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Muslims in China face contradictory policies

29th Jul 2016
Muslims in China face contradictory policies

Students at Fudan University in Shanghai break their fast
(Photo: Meng Yihua/The Muslim News)

Meng Yihua

A few weeks before Ramadan, the Chinese Government prohibited the presence of religion in nursery schools in the northwestern province of Gansu, after a video posted online showed a young girl reciting Qur’anic verses in her classroom. The Government claims that such education laws are in place to protect children, and Gansu’s Education Department condemned activities which “harm the mental health of youth”.

Approximately 1.6million Muslims live in Gansu, home to the third largest population of Muslims within China, following Xinjiang and Ningxia. The video, reportedly filmed in Linxia, Gansu, was found to have been uploaded to YouTube as early as 2014, however it went viral on social media only recently. The Education Authorities state that many people have been “infuriated” by the video, and reiterated Government policy of the absence of religion in all public schools. In the video, the young girl is wearing a black hijab and is sitting in a classroom with other students also dressed in Islamic attire. Although the Chinese Government is officially atheist, authorised religions are permitted; however, religious activities are banned in schools. The Education Department of Gansu province made a statement strictly banning religions from campuses.

In some parts of China, such as Xinjiang, where Islam is widespread and dominates the local Uyghur culture, the Government has also enforced religious restrictions on young people even outside of school. Wearing burqas in public was banned in Xinjiang last year, and for the past few years, Xinjiang Muslims working in the public sphere were ordered not to fast during Ramadan.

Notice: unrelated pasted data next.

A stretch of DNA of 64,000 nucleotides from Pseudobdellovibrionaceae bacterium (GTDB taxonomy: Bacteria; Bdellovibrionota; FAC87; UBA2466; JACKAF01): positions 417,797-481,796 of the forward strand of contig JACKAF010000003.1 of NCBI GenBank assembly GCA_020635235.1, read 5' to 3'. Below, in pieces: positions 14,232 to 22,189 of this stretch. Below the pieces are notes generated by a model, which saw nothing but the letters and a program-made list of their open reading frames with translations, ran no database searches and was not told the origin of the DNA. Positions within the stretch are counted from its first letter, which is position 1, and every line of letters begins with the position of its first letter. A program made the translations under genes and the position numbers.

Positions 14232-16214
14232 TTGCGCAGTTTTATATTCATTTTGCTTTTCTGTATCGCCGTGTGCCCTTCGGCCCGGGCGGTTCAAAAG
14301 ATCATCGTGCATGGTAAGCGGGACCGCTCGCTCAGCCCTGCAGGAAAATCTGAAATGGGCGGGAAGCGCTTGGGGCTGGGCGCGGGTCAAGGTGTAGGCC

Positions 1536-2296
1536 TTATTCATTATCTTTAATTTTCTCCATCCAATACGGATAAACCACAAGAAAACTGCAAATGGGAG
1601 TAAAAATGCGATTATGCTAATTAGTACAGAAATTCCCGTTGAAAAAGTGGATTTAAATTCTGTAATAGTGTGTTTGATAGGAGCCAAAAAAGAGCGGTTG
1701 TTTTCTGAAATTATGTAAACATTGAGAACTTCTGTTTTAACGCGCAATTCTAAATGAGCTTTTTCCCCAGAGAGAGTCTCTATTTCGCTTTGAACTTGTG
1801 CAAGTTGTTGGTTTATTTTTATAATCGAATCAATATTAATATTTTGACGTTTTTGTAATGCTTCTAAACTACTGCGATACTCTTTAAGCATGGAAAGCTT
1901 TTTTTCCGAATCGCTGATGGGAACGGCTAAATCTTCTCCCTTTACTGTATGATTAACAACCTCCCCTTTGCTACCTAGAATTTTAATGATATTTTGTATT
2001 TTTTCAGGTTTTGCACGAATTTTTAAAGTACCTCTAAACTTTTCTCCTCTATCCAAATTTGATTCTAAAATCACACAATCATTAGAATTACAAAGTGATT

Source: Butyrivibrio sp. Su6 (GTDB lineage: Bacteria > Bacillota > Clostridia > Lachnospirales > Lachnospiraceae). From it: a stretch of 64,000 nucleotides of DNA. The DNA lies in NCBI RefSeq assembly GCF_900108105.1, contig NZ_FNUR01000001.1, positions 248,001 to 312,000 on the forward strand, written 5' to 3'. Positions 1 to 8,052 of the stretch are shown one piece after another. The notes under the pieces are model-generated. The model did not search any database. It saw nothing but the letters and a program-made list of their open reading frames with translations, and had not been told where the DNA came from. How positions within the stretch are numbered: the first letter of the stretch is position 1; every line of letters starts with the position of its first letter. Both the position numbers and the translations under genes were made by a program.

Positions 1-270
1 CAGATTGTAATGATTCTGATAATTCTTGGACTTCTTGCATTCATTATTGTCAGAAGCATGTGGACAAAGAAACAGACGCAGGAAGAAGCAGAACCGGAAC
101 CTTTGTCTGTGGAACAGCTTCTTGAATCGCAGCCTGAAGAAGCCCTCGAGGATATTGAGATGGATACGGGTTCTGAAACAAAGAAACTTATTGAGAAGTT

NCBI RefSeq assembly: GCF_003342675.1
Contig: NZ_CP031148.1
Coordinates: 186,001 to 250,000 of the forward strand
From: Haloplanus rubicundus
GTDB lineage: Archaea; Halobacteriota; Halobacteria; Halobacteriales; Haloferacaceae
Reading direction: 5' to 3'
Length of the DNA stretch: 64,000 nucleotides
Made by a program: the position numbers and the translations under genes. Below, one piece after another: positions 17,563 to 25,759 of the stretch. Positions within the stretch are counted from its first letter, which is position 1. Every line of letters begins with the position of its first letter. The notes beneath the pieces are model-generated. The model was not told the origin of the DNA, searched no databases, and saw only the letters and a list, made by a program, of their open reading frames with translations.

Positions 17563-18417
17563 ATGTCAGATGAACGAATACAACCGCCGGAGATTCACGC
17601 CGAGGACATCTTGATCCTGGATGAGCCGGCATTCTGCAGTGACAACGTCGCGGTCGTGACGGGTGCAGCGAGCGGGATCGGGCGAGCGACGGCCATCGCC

The Chinese Government claims it faces a threat from “Islamic” militants in Xinjiang, which borders Central Asian countries and Pakistan, and has seen numerous violent upsurges in recent years. However, defendants argue that the unrest in the region stems from discontented local Uyghurs who are frustrated by the Government’s erosion of their culture and religious freedoms. The Governmental restrictions on religious practices are only seen in regions such as Xinjiang and Tibet, where the Government has concerns that religion could be used to promote a non-Chinese cultural identity or independence.

Much of the rest of China faces little or no resistance to practicing religion freely.

Kawsu Barrow, 27, a Muslim student from Gambia who spent Ramadan in Shanghai, says “This is my first time witnessing Ramadan outside of my country and I was so surprised that Ramadan was so amazing here because of the impression we normally hear about religion in China”.

At Fudan University in Shanghai, one of the multiple halal canteens on campus opened its doors before sunrise every morning and at sunset to provide free suhoor and iftaar for the Muslim students. Barrow says, “For the 30 days, I have eaten different foods provided for free for both iftaar and suhoor”, and he admits that this has been one of his finest Ramadans. Some local Muslim restaurants would also provide free suhoor  and refuse to accept payment.

An undergraduate student from Xinjiang studying in Shanghai, who wished to remain anonymous, says it is communal gathering for religious purposes that is forbidden, citing the iftaar we are currently eating together as an example. “Children under 18 are forbidden from going to mosque” he continues, which is in line with the prohibitions issued in Gansu in attempts to remove religion from the lives of youth.

Authorities have been increasing controls on religious practices in Xinjiang in recent years, particularly during Ramadan, but before the start of the blessed month this year, the Government announced that there would be no interference in the region. A Government report on religious freedoms in Xinjiang said, “Whether to close or open halaal restaurants is completely determined by the owners themselves without interference,” however this totally contradicted local policies, before Ramadan even started. For example, officials in the city of Khorgos, near Kazakhstan’s border, ordered ethnic restaurant operators to guarantee regular business hours during Ramadan; and as usual, students, civil servants and party members in many cities were banned from fasting and taking part in religious activities.

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